Billy Wilder On Assignment is a new collection of the Austrian-born filmmaker’s early journalism, and as Donna Ferguson writes in The Observer today, one of his roving reports from Weimar Berlin may have inspired Marilyn’s unforgettable entrance in Some Like It Hot (and you can read more about the film’s other German influence, the 1951 movie Fanfaren der Liebe, here.)
“In an arresting scene from one of director Billy Wilder’s most famous films, Some Like It Hot, Marilyn Monroe sashays along a Chicago railway station platform in a figure-hugging outfit, leaving Jack Lemmon and Tony Curtis gobsmacked.
Until now, few have made the connection between this scene and some of Wilder’s own experiences as a young Austrian journalist in the 1920s. This month, the first major collection of Wilder’s journalism ever published will reveal the way his early writings shaped and influenced memorable scenes, characters and plots from films he later wrote and directed, including Sunset Boulevard and The Apartment.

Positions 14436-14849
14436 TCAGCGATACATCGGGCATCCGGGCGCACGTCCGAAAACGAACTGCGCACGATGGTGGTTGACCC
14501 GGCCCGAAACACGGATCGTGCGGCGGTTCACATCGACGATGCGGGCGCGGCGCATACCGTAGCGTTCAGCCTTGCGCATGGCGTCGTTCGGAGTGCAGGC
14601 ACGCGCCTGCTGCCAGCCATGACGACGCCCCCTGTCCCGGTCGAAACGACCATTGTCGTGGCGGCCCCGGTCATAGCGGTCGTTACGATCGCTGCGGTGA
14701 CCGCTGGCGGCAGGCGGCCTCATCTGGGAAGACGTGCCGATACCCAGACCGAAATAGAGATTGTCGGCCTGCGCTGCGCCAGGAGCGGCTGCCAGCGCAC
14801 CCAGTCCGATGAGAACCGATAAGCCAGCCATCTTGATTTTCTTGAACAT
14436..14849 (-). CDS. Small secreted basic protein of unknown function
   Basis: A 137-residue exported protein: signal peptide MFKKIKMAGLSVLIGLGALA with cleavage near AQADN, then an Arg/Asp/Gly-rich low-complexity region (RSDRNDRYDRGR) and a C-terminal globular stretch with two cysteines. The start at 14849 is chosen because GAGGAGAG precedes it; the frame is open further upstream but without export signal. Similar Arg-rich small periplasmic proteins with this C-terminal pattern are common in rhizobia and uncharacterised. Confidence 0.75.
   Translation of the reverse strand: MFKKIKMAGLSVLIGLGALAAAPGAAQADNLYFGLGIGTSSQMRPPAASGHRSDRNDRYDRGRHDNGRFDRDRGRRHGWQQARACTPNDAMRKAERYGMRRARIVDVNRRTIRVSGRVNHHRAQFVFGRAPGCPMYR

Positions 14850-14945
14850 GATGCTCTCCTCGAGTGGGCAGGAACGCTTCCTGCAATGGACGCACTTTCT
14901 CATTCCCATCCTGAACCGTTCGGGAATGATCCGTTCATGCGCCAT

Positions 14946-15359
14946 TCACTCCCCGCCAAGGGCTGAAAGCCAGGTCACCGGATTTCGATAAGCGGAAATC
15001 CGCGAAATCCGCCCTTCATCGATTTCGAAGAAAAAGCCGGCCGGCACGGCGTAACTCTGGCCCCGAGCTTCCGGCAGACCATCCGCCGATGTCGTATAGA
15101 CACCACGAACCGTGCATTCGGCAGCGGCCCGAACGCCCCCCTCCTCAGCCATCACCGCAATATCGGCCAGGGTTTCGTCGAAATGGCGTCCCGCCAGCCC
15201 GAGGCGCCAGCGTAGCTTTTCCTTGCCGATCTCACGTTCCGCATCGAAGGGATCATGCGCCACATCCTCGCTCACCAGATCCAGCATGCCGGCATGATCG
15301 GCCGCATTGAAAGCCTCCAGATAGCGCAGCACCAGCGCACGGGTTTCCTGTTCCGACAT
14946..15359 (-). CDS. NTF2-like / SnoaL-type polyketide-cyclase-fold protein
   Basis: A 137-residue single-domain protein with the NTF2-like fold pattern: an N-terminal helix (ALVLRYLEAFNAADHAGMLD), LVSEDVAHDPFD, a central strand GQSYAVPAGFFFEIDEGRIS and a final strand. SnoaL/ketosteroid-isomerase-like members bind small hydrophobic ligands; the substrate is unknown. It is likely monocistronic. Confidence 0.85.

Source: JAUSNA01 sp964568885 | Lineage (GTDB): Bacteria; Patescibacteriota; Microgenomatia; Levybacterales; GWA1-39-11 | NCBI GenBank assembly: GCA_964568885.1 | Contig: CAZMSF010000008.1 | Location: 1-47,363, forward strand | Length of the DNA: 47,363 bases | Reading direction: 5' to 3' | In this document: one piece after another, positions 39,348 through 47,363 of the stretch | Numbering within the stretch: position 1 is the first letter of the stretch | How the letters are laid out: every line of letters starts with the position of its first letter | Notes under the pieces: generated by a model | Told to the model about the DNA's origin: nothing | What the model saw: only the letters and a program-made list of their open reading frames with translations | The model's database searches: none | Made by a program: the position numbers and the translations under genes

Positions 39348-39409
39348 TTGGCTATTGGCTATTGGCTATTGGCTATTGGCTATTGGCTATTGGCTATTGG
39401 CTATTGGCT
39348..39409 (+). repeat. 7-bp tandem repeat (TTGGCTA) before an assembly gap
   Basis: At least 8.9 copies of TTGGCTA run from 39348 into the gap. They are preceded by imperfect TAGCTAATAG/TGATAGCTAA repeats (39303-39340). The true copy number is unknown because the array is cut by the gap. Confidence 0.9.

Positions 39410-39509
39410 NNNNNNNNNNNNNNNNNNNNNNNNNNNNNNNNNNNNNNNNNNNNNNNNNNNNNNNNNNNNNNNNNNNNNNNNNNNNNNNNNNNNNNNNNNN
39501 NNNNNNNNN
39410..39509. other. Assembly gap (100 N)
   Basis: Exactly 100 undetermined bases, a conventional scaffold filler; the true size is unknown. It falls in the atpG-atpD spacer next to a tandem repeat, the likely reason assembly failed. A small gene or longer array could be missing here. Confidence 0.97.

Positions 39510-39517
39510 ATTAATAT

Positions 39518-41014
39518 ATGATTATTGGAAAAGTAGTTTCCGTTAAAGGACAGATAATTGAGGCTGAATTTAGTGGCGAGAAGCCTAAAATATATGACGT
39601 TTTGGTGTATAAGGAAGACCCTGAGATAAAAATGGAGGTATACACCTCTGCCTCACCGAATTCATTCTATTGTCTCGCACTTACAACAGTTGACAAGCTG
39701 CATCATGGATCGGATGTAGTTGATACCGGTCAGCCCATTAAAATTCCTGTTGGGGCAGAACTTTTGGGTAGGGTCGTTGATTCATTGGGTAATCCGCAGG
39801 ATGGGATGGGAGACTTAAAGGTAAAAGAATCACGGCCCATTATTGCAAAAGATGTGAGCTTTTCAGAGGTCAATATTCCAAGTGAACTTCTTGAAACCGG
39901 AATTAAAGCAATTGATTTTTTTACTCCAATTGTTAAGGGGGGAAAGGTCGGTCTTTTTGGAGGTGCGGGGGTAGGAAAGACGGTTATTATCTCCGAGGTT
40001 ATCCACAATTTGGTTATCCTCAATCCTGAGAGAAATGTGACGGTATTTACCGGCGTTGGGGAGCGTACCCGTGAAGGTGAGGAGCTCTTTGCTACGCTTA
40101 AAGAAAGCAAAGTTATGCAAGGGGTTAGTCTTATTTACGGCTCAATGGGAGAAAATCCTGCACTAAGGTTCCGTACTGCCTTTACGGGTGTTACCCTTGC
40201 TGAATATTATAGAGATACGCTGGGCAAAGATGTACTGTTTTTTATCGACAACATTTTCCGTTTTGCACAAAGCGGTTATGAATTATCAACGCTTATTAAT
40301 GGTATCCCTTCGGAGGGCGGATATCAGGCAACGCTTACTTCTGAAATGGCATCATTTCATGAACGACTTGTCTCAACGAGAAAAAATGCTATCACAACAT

In Billy Wilder on Assignment, Wilder’s German-language journalism from both Austrian and German publications is collected together in one volume and translated into English for the first time.
The all-female musical troupe in Some Like It Hot appears, for example, to have much in common with the Tiller Girls, a famous British dance troupe Wilder wrote about for an Austrian tabloid in 1926. ‘This morning 34 of the most enticing legs emerged from the Berlin express train when it arrived at Westbahnhof station,’ he writes, aged 19, in a paragraph that could have been lifted straight out of the movie’s script. ‘Those figures, those legs …'”